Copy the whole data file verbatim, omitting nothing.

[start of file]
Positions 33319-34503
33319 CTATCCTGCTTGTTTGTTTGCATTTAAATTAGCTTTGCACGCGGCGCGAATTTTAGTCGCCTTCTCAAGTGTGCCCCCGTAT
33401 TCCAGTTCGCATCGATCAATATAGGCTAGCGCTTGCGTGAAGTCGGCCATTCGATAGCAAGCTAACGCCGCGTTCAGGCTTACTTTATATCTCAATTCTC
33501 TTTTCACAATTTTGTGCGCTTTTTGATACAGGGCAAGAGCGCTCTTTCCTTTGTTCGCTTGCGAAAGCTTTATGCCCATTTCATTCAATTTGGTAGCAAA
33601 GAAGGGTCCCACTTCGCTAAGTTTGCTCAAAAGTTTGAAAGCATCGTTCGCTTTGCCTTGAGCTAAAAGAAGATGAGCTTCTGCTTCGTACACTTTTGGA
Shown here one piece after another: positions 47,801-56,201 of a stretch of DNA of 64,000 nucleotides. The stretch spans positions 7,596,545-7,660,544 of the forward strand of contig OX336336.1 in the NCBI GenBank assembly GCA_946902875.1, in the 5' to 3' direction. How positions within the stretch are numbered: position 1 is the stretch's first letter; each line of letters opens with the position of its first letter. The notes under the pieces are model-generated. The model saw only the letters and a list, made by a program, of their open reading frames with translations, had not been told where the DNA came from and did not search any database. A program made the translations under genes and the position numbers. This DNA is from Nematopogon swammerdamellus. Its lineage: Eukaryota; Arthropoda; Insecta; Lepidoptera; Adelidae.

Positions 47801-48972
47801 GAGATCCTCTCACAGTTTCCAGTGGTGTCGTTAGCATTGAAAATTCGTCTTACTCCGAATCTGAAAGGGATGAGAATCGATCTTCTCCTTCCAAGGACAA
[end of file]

Positions 33319-34503
33319 CTATCCTGCTTGTTTGTTTGCATTTAAATTAGCTTTGCACGCGGCGCGAATTTTAGTCGCCTTCTCAAGTGTGCCCCCGTAT
33401 TCCAGTTCGCATCGATCAATATAGGCTAGCGCTTGCGTGAAGTCGGCCATTCGATAGCAAGCTAACGCCGCGTTCAGGCTTACTTTATATCTCAATTCTC
33501 TTTTCACAATTTTGTGCGCTTTTTGATACAGGGCAAGAGCGCTCTTTCCTTTGTTCGCTTGCGAAAGCTTTATGCCCATTTCATTCAATTTGGTAGCAAA
33601 GAAGGGTCCCACTTCGCTAAGTTTGCTCAAAAGTTTGAAAGCATCGTTCGCTTTGCCTTGAGCTAAAAGAAGATGAGCTTCTGCTTCGTACACTTTTGGA
Shown here one piece after another: positions 47,801-56,201 of a stretch of DNA of 64,000 nucleotides. The stretch spans positions 7,596,545-7,660,544 of the forward strand of contig OX336336.1 in the NCBI GenBank assembly GCA_946902875.1, in the 5' to 3' direction. How positions within the stretch are numbered: position 1 is the stretch's first letter; each line of letters opens with the position of its first letter. The notes under the pieces are model-generated. The model saw only the letters and a list, made by a program, of their open reading frames with translations, had not been told where the DNA came from and did not search any database. A program made the translations under genes and the position numbers. This DNA is from Nematopogon swammerdamellus. Its lineage: Eukaryota; Arthropoda; Insecta; Lepidoptera; Adelidae.

Positions 47801-48972
47801 GAGATCCTCTCACAGTTTCCAGTGGTGTCGTTAGCATTGAAAATTCGTCTTACTCCGAATCTGAAAGGGATGAGAATCGATCTTCTCCTTCCAAGGACAA